Rotted Sill Plate and Joists
House: Two-story, built on slab in 1993.
We bought this house about two years ago. My wife put her hand on the wall underneath our window and her hand went completely through. I opened the wall and found among other things that water was getting in from the outside behind the window shutters because it was never caulked since it was built. The water leaked in to one point around the window and followed the king stud and the jack stud to the floor on one side of the window
This gets worse because the builder never put a vapor barrier over the exterior wallboard and we have about 4' of brick on the outside. Looks like the brick was wicking up water and the exterior wall board is crumbling behind the brick as well as from the water from the exterior leak.
Both the king stud and the jack stud were both rotted out completely at the bottom for about 2' and it crumbled apart on touch.
The sill plate is rotted in a small section around 6" and but not completely through about 1/2 " on the top.
1. Do I need to completely remove the sill plate if it is such a small section? The section that is rotted is where the jack and king stud connect to the sill plate.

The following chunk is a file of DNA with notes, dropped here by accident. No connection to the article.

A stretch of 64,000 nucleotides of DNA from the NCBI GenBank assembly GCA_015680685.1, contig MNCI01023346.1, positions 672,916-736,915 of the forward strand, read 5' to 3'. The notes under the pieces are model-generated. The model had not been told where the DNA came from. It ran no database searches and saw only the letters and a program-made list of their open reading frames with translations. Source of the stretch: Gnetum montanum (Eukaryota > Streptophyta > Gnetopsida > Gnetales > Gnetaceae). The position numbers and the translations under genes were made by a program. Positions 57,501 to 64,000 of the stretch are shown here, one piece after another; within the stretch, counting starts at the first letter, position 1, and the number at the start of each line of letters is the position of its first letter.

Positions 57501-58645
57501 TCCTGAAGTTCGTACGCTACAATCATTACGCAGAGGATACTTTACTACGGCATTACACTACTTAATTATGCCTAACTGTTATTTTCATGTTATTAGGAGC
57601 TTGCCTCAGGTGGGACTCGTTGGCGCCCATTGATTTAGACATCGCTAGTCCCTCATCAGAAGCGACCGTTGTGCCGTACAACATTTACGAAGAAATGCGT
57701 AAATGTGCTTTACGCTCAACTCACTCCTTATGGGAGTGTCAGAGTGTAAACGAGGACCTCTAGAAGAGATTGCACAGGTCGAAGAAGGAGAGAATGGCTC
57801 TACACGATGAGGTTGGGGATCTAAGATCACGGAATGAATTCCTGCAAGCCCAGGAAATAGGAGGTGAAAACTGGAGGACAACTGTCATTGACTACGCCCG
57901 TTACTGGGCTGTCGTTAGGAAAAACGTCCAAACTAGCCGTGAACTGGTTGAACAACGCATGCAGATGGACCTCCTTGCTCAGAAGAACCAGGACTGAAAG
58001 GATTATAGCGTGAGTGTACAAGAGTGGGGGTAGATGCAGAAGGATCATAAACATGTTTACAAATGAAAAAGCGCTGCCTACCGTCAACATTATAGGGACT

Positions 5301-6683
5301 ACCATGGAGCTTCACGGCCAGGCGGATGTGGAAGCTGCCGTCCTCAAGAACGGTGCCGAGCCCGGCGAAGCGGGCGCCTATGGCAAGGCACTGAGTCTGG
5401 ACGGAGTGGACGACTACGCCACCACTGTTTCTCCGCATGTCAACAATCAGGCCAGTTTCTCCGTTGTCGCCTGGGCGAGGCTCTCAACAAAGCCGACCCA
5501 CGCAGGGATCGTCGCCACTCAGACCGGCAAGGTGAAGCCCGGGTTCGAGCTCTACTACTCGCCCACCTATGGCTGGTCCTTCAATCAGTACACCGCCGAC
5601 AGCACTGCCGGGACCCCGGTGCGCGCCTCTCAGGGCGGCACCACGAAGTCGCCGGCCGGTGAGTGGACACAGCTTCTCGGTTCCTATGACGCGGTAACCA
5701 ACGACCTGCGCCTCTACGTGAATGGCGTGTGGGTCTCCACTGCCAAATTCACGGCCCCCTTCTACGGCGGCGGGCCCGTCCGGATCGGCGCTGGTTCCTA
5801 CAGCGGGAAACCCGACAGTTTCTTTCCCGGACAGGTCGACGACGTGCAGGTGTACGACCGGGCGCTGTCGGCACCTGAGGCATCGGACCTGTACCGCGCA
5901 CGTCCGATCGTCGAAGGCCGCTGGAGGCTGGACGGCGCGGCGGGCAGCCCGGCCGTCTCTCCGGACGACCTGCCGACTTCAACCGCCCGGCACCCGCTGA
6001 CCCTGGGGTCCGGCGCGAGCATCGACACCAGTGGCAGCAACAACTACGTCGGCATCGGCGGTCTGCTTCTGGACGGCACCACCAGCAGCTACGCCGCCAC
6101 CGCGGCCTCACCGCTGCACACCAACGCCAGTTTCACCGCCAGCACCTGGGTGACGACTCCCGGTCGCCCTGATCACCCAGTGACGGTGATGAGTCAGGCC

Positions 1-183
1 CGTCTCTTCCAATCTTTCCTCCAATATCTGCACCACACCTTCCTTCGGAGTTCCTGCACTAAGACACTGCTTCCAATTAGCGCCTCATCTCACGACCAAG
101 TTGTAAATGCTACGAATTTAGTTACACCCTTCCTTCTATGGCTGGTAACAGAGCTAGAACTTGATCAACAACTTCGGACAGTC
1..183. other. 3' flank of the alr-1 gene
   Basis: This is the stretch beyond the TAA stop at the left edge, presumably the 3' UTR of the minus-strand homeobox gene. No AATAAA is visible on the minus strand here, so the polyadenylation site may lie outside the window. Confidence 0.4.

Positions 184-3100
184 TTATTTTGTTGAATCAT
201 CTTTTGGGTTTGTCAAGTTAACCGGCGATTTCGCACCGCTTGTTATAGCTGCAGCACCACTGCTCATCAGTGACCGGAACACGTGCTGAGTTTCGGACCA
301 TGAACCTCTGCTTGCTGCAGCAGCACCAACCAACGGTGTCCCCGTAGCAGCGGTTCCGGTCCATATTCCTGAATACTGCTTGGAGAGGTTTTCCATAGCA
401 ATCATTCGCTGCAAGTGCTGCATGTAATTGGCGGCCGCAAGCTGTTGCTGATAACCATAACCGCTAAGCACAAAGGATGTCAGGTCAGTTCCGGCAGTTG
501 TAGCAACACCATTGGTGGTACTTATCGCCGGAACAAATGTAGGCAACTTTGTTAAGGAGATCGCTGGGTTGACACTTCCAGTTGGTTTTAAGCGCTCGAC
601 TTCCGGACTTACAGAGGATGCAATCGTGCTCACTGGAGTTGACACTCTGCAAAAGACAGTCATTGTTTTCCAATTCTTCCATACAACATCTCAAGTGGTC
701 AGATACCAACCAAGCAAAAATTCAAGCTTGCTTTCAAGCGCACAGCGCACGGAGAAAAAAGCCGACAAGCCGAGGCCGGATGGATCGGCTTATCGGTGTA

2. Should I use some of the composite material to build up the 2x4
3. Should I cut the small section out?
1. Do I need to completely remove the sill plate if it is such a small section? The section that is rotted is where the jack and king stud connect to the sill plate. = Yes, or the window could break when the supporting stud and trimmer fail and settle. (at any time)
2. Should I use some of the composite material to build up the 2x4 = No, use a pressure treated 2x4 plate with anchor bolts drilled into the slab.
3. Should I cut the small section out? = Yes, as above with sill sealer under, or caulking- 3 beads.
There should be a house wrap or builder's tar paper over the exterior wall board to stop moisture from soaking said material. There should be weep holes in the brick veneer wall at the bottom, every few feet to drain any condensation. Caulk the shutters' attachment bolt holes. Make sure there is metal flashing under the bottom siding piece onto the brick. Lift the flashing's edge on the brick, run a bead of caulking there.
The rot is the end result of the fungus growing there. Google- "dry rot" or "fungus". You may need to spray with water and a 10% bleach solution to stop it.
Be safe, G
GBAR is correct. I've seen many of these situations and always tell the homeowner: If you want me to "FIX" this then I will replace all of the affected lumber and do it right, or you can call someone else who will "repair" it using epoxy and other means which will not last. I have to sleep after I finish a customers job, and I can't do it if I "patch" it. GBAR's answer may not have been the one you wanted to hear but it is the best approach as to doing the job correctly. Good Luck, David
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